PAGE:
Former Foothill guard Marvin Coleman proudly represented his hometown during his prep career by repeating a phrase to his high school and club basketball teammates — “702, that’s my city.”
A short and simple ode to Las Vegas, where he grew up hoping to one day play for UNLV.
And where he started his first collegiate game for the Rebels on Wednesday night.
Coleman, now a sophomore guard with UNLV, overcame a tepid recruitment. He become a walk-on turned rotation guard who started at the point for the first time Wednesday against Pacific.
The 6-foot-3-inch floor general couples a modest demeanor with intangible leadership attributes. All of which impressed UNLV coach T.J. Otzelberger and earned him a scholarship in May.
“Meeting him and getting to know his personality, he’s passionate about this university and he really wants this team to do well,” Otzelberger said about awarding Coleman a scholarship. “That was a big part of it for me, wanting guys who really want to be here. Once he got on the court, working with him, we saw some ability. …When the opportunity presented itself for him, he stepped up and answered the call.”
Coleman played four years for the Falcons and emerged as one of the best players in the city during his junior year of 2016-17, averaging 13.9 points 8.0 rebounds and 5.2 assists per game. He played for the Las Vegas Prospects in Nike’s Elite Youth Basketball League before his senior season of 2017-18, and averaged 16.9 points, 8.6 rebounds and 5.8 assists in his final year with the Falcons.
But recruiting interest from schools like Pacific and Fresno State waned throughout the course of his senior season, and he opted to walk on at UNLV to play for former Rebels coach Marvin Menzies.
“He always had a plan.” said former Falcons basketball coach Kevin Soares, now the boys basketball coach at Bonanza. “He wanted to stay close to home so he could be around, help out with his family. It’s a credit to him for him sticking it out and grinding it out.”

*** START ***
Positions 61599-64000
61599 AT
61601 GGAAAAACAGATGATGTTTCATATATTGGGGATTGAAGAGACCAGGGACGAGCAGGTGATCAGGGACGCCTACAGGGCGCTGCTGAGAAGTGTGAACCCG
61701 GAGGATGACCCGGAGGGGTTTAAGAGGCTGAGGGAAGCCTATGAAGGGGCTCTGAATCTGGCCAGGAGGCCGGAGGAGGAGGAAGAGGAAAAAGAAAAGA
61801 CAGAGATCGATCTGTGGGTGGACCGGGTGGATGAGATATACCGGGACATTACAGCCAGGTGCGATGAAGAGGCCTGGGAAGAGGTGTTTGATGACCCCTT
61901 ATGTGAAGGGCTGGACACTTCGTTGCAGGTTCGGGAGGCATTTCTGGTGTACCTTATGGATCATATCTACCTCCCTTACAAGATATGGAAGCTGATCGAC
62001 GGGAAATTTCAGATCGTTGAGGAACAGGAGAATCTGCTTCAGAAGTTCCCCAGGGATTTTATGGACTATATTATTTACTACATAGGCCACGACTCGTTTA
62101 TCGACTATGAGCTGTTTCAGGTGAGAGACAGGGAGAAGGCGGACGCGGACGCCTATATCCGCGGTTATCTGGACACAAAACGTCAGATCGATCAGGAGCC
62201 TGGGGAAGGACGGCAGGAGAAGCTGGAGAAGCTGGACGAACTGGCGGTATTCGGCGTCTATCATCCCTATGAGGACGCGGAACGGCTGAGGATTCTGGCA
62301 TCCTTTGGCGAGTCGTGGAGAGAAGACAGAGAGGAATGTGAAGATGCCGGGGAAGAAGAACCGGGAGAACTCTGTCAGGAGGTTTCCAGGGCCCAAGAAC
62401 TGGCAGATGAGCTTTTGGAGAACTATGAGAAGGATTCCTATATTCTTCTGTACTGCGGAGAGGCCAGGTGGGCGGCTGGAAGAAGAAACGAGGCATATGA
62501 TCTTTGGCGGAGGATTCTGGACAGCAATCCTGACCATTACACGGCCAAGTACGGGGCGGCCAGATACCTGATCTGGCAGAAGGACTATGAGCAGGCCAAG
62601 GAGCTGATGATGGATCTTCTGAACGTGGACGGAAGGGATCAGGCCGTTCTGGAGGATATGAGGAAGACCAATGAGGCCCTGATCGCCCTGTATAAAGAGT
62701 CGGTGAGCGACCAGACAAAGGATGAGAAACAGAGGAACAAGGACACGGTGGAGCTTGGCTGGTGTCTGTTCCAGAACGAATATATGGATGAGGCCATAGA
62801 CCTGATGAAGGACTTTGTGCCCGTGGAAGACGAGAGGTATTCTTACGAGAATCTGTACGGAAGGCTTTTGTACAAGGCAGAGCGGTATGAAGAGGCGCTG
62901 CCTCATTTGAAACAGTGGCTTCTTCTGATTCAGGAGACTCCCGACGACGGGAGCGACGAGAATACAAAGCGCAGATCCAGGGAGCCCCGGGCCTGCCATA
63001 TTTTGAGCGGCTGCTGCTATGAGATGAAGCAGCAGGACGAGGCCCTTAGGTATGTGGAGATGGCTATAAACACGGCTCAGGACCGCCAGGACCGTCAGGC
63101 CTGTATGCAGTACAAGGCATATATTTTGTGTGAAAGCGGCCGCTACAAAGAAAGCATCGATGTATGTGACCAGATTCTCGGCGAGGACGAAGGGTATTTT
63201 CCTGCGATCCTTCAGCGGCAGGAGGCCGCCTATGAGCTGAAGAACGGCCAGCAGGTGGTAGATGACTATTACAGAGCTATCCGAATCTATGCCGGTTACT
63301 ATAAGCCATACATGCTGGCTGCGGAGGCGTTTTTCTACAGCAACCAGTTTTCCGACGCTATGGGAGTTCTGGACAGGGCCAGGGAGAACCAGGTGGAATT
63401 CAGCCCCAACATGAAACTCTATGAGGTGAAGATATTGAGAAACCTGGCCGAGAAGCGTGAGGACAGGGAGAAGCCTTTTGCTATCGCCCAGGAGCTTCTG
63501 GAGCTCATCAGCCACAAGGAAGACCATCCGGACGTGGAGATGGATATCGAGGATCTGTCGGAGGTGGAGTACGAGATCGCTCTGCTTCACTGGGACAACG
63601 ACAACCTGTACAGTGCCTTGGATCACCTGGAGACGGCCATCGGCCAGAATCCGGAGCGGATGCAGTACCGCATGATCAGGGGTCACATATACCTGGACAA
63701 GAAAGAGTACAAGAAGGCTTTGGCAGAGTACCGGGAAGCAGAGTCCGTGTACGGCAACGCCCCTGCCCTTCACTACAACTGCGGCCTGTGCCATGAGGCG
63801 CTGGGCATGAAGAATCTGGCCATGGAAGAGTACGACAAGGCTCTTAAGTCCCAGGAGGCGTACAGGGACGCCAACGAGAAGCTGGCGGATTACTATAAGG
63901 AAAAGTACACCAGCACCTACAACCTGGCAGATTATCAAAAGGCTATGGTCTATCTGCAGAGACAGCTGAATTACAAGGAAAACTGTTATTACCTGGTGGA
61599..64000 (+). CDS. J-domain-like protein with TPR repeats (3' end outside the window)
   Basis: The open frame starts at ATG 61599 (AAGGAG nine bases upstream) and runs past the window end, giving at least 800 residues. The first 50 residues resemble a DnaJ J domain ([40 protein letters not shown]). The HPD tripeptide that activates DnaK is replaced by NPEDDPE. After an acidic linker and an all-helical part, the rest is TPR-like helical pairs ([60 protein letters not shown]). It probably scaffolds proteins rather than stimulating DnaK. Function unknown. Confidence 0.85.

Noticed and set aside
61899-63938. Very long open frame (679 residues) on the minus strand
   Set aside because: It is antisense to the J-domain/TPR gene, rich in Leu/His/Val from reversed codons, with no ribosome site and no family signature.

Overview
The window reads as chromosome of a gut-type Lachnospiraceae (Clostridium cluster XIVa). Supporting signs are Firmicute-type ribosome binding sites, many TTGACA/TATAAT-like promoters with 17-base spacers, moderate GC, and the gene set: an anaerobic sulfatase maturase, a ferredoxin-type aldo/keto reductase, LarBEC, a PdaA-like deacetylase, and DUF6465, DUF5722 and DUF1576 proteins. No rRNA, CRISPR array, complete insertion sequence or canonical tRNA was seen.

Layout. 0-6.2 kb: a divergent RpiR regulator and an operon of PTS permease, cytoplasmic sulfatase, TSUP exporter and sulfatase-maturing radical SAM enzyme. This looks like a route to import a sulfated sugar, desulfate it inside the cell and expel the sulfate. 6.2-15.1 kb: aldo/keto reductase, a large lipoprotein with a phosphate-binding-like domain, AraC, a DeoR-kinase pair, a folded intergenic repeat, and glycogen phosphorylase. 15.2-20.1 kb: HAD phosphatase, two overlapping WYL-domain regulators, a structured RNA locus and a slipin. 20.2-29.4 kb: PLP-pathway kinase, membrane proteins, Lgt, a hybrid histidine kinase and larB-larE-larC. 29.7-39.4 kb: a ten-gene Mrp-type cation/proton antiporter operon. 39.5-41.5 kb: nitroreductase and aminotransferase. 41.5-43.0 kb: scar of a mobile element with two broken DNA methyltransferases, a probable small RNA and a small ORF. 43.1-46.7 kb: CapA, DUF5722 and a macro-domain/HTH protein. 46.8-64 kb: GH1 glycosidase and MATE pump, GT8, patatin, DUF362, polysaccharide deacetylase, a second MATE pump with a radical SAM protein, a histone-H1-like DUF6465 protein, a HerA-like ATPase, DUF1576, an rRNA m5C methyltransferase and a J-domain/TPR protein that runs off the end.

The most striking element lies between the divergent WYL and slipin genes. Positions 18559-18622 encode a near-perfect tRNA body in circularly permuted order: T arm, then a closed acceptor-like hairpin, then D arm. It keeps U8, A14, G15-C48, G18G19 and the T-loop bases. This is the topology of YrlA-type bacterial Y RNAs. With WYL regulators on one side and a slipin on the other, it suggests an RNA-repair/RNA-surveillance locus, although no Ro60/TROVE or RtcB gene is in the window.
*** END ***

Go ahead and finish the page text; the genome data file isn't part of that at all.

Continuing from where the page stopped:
Coleman playing sparingly as a freshman, averaging 4.2 minutes per game in 11 appearances as the Rebels limped to a 17-4 record. He maintained a positive attitude throughout the year, though, and was subsequently rewarded by Otzelberger.
The unsigned senior became a Mountain West starter in some 20 or so months.
“I just trusted the process,” Coleman said. “Every single day, working hard, and as my role got bigger, a couple things happened that made my role expand. … When he put me on scholarship, it was just a weight off my shoulders.”
Coleman played 33 minutes on Wednesday, logging six points, eight rebounds two assists and two steals in a 74-66 loss to Pacific. He’s averaging modest totals of 1.9 points, 2.4 rebounds and 0.5 assists in eight games, but is building confidence as he continues to learn the tendencies of his coach and teammates.
Otzelberger remains impressed by Coleman’s intangibles.
“His communication. His ability to get us organized offensively, defensively with schemes. His ability to pump other guys up,” Otzelberger said. “He’s really done a great job for us and that’s why I put him in the starting lineup.”
The 702, still his city.
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